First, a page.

Option Explicit Function RealEqual(A, B, Optional Epsilon As Double = 0.00000001) RealEqual = Abs(A - B) <= Epsilon End Function Function ExtendRslt(CurrRslt, NewVal, Separator) If CurrRslt = "" Then ExtendRslt = NewVal _ Else ExtendRslt = CurrRslt & Separator & NewVal End Function Sub recursiveMatch(ByVal MaxSoln As Integer, ByVal TargetVal, InArr(), _ ByVal HaveRandomNegatives As Boolean, _ ByVal CurrIdx As Integer, _ ByVal CurrTotal, ByVal Epsilon As Double, _ ByRef Rslt(), ByVal CurrRslt As String, ByVal Separator As String) Dim I As Integer For I = CurrIdx To UBound(InArr) If RealEqual(CurrTotal + InArr(I), TargetVal, Epsilon) Then Rslt(UBound(Rslt)) = (CurrTotal + InArr(I)) _ & Separator & Format(Now(), "hh:mm:ss") _ & Separator & ExtendRslt(CurrRslt, I, Separator) If MaxSoln = 0 Then If UBound(Rslt) Mod 100 = 0 Then Debug.Print "Rslt(" & UBound(Rslt) & ")=" & Rslt(UBound(Rslt)) Else If UBound(Rslt) >= MaxSoln Then Exit Sub End If ReDim Preserve Rslt(UBound(Rslt) + 1) ElseIf IIf(HaveRandomNegatives, False, CurrTotal + InArr(I) > TargetVal + Epsilon) Then ElseIf CurrIdx < UBound(InArr) Then recursiveMatch MaxSoln, TargetVal, InArr(), HaveRandomNegatives, _ I + 1, _ CurrTotal + InArr(I), Epsilon, Rslt(), _ ExtendRslt(CurrRslt, I, Separator), _ Separator If MaxSoln <> 0 Then If UBound(Rslt) >= MaxSoln Then Exit Sub Else 'we've run out of possible elements and we _ still don't have a match End If Next I End Sub Function ArrLen(Arr()) As Integer On Error Resume Next ArrLen = UBound(Arr) - LBound(Arr) + 1 End Function Function checkRandomNegatives(Arr) As Boolean Dim I As Long I = LBound(Arr) Do While Arr(I) < 0 And I < UBound(Arr): I = I + 1: Loop If I = UBound(Arr) Then Exit Function Do While Arr(I) >= 0 And I < UBound(Arr): I = I + 1: Loop checkRandomNegatives = Arr(I) < 0 End Function Sub startSearch() 'The selection should be a single contiguous range in a single column. _ The first cell indicates the number of solutions wanted. Specify zero for all. _ The 2nd cell is the target value. _ The rest of the cells are the values available for matching. _ The output is in the column adjacent to the one containing the input data. If Not TypeOf Selection Is Range Then GoTo ErrXIT If Selection.Areas.Count > 1 Or Selection.Columns.Count > 1 Then GoTo ErrXIT If Selection.Rows.Count < 3 Then GoTo ErrXIT Dim TargetVal, Rslt(), InArr(), StartTime As Date, MaxSoln As Integer, _ HaveRandomNegatives As Boolean StartTime = Now() MaxSoln = Selection.Cells(1).Value TargetVal = Selection.Cells(2).Value InArr = Application.WorksheetFunction.Transpose( _ Selection.Offset(2, 0).Resize(Selection.Rows.Count - 2).Value) HaveRandomNegatives = checkRandomNegatives(InArr) If Not HaveRandomNegatives Then ElseIf MsgBox("At least 1 negative number is present between positive numbers" _ & vbNewLine _ & "It may take a lot longer to search for matches." & vbNewLine _ & "OK to continue else Cancel", vbOKCancel) = vbCancel Then Exit Sub End If ReDim Rslt(0) recursiveMatch MaxSoln, TargetVal, InArr, HaveRandomNegatives, _ LBound(InArr), 0, 0.00000001, _ Rslt, "", ", " Rslt(UBound(Rslt)) = Format(Now, "hh:mm:ss") ReDim Preserve Rslt(UBound(Rslt) + 1) Rslt(UBound(Rslt)) = Format(StartTime, "hh:mm:ss") Selection.Offset(0, 1).Resize(ArrLen(Rslt), 1).Value = _ Application.WorksheetFunction.Transpose(Rslt) Exit Sub ErrXIT: MsgBox "Please select cells in a single column before using this macro" & vbNewLine _ & "The selection should be a single contiguous range in a single column." & vbNewLine _ & "The first cell indicates the number of solutions wanted. Specify zero for all." & vbNewLine _ & "The 2nd cell is the target value." & vbNewLine _ & "The rest of the cells are the values available for matching." & vbNewLine _ & "The output is in the column adjacent to the one containing the input data." End Sub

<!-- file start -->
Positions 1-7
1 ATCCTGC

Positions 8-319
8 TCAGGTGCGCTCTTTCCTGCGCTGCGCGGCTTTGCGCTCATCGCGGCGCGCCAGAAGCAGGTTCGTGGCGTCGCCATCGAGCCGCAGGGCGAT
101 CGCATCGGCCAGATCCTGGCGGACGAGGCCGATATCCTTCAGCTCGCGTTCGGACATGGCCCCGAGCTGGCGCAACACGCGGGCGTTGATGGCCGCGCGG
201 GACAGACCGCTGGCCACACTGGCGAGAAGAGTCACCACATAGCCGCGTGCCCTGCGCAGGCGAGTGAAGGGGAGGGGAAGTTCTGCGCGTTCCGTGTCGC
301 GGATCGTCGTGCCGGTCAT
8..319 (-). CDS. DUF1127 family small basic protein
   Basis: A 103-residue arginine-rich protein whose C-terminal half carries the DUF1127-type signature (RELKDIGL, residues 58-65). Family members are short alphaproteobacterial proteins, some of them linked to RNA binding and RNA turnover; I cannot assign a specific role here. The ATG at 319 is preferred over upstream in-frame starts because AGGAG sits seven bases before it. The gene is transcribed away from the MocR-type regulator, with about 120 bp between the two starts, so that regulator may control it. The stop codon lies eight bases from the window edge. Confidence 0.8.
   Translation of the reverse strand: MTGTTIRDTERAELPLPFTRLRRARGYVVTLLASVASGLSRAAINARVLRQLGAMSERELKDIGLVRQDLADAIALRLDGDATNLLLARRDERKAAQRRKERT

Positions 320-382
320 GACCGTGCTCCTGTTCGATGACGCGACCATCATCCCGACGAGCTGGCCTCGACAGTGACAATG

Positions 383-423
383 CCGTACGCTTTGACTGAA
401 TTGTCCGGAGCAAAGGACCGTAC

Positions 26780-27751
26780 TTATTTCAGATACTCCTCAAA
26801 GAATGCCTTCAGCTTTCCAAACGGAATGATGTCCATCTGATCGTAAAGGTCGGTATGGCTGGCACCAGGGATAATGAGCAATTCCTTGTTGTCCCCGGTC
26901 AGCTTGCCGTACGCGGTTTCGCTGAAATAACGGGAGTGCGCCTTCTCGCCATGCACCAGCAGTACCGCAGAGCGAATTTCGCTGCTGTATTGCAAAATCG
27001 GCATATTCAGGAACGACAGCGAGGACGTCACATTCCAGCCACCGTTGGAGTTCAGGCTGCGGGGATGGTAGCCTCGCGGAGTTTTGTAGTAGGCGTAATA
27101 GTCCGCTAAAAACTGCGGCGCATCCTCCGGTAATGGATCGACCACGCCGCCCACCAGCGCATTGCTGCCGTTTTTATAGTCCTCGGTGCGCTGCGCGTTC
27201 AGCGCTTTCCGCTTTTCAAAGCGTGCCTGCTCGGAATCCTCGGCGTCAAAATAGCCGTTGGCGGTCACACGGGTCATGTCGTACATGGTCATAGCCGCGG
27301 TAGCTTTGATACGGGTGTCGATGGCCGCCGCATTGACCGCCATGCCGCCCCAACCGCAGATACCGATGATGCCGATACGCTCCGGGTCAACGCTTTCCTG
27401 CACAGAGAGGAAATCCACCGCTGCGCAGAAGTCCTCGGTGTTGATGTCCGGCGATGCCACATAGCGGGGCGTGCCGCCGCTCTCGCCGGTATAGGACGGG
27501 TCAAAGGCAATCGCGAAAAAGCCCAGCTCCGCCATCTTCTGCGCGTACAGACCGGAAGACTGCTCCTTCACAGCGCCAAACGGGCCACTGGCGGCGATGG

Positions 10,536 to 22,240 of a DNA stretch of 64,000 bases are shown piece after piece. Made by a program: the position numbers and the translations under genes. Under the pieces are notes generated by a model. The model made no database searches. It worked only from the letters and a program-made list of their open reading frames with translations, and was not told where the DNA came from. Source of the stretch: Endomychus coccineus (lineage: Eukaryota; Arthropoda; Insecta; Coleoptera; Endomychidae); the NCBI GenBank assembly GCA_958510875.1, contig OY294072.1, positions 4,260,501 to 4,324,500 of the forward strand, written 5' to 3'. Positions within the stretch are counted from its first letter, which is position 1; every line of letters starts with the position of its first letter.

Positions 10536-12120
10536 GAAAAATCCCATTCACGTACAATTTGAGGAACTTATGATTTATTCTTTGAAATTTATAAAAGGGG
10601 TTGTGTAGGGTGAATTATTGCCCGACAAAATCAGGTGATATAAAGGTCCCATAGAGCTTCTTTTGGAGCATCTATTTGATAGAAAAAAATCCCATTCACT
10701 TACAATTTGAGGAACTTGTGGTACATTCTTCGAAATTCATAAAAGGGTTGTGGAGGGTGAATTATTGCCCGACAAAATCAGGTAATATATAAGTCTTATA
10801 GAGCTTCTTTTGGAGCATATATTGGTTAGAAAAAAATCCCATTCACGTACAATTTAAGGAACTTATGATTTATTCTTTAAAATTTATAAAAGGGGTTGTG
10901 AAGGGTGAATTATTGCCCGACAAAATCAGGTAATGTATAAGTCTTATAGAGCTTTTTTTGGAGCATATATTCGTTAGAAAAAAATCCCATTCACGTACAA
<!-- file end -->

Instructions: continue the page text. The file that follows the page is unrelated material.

One can find requests for this kind of help by searching the Google archives of the Excel newsgroups as in http://groups.google.com/groups?as_q=match+numbers+sum+target&as_ugroup=*Excel* Also, there was a 'challenge' on the mrexcel.com website on this subject some years back but I cannot vouch for the quality of the solution. The editor claims that there were 3,000+ valid combinations but the code above found 4,000+ after about 15 minutes of searching and it was far from done.
Sum values to target; combination of numbers that equal a value or a given sum; which numbers sum to target